Webcam-snooping spawn of ZeuS hits 150 banks worldwide

Chthonic exploits Word bug to hijack browsers, steal passwords

The latest evolution of the online bank account raiding Trojan ZeuS is the webcam-spying Chthonic malware, according to researchers.

Chthonic infects Windows PCs, and allows criminals to connect to the compromised PC remotely and command it to carry out fraudulent transactions.

The software nasty is targeting customers of more than 150 banks and 20 payment systems in 15 countries. Financial institutions in the UK, Spain, the US, Russia, Japan and Italy are among the most heavily targeted banks.

Security researchers at Kaspersky Lab save the theftware is an evolution of ZeuS.

Chthonic’s main weapon is web injectors: it inserts its own malicious JavaScript code and images into an online bank's pages when fetched by the web browser on an owned Windows PC. These modifications intercept the victim’s phone number, one-time passwords and PINs, and any other sensitive information typed in by the user, and sends it off to fraudsters.

In the case of one of the Japanese banks targeted, Chthonic was able to hide the bank’s warnings about malware, and instead inject a script that allows attackers to carry out various transactions using the victim’s account.

Elsewhere, affected customers of Russian banks are greeted by a completely fraudulent banking site as soon as they enter their login details. The trojan creates an iFrame with a counterfeit copy of the website that has the same size as the original window.

Fortunately, many code fragments used by Chthonic to perform web injections can no longer be used, because banks have changed the structure of their pages and in some cases, the domains as well.

Victims are infected through web links or by email attachments carrying a booby-trapped document that exploits a bug in Microsoft's Word software to execute malicious code.

“The attachment contains a specially crafted RTF document, designed to exploit the CVE-2014-1761 vulnerability in Microsoft Office products,” Kaspersky Lab explains. Once downloaded and running, the malicious code, which contains an encrypted configuration file, injects itself into a msiexec process, and a number of malicious modules are unpacked and installed on the machines.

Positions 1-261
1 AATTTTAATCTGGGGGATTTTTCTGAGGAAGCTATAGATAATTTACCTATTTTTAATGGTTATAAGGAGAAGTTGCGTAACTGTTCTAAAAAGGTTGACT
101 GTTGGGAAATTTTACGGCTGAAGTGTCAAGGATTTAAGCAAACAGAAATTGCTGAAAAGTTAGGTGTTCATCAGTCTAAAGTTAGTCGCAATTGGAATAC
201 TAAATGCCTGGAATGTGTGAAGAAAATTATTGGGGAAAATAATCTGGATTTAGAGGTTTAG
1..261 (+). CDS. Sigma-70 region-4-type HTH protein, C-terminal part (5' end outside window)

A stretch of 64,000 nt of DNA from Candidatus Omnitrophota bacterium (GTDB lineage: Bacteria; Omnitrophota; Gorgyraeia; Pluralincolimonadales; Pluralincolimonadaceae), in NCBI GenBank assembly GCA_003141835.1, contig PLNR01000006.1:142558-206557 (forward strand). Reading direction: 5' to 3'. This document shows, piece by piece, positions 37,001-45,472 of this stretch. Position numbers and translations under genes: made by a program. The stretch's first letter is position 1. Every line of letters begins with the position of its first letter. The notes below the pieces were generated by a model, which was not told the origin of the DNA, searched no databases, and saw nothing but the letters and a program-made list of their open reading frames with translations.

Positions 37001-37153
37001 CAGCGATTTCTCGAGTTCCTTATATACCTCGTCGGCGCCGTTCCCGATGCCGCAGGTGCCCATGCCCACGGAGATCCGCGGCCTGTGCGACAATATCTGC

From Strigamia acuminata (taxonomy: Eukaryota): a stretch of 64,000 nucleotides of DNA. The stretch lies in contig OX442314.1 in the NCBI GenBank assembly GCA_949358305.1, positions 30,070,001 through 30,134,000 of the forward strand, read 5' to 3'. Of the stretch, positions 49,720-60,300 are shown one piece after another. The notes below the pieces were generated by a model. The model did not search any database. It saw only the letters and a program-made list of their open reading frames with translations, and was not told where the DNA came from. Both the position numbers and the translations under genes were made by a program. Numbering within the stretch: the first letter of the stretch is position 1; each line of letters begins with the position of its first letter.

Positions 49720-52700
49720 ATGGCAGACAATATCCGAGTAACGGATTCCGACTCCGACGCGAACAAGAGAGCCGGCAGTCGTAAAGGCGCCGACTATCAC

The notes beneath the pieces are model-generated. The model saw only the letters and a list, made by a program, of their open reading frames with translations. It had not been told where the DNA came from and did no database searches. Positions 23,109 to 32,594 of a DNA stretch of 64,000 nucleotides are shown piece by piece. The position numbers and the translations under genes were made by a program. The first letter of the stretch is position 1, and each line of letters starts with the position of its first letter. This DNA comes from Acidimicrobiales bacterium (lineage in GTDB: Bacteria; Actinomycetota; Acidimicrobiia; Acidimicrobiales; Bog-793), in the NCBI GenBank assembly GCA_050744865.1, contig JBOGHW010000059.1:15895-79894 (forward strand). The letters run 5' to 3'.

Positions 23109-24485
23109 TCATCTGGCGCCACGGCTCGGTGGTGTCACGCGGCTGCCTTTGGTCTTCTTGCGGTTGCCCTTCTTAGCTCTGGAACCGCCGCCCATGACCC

Analysis is ongoing, but so far Kaspersky Lab researchers have discovered modules that can collect system information, steal saved passwords, log keystrokes, enable remote access, and record video and sound through any installed web camera and microphone.

“The discovery of Chthonic confirms that the ZeuS Trojan is still actively evolving,” said Yury Namestnikov, senior malware analyst at Kaspersky Lab and one of the researchers who investigated the threat. “Malware writers are making full use of the latest techniques, helped considerably by the leak of the ZeuS source code.”

“Chthonic is the next phase in the evolution of ZeuS. It uses Zeus AES encryption, a virtual machine similar to that used by ZeusVM and KINS, and the Andromeda downloader – to target ever more financial institutions and innocent customers in ever more sophisticated ways,’ he added.

Namestnikov warned that more new variants of ZeuS are likely. More technical details on Chthonic can be found in a post on Kaspersky’s official Securelist blog here. ®

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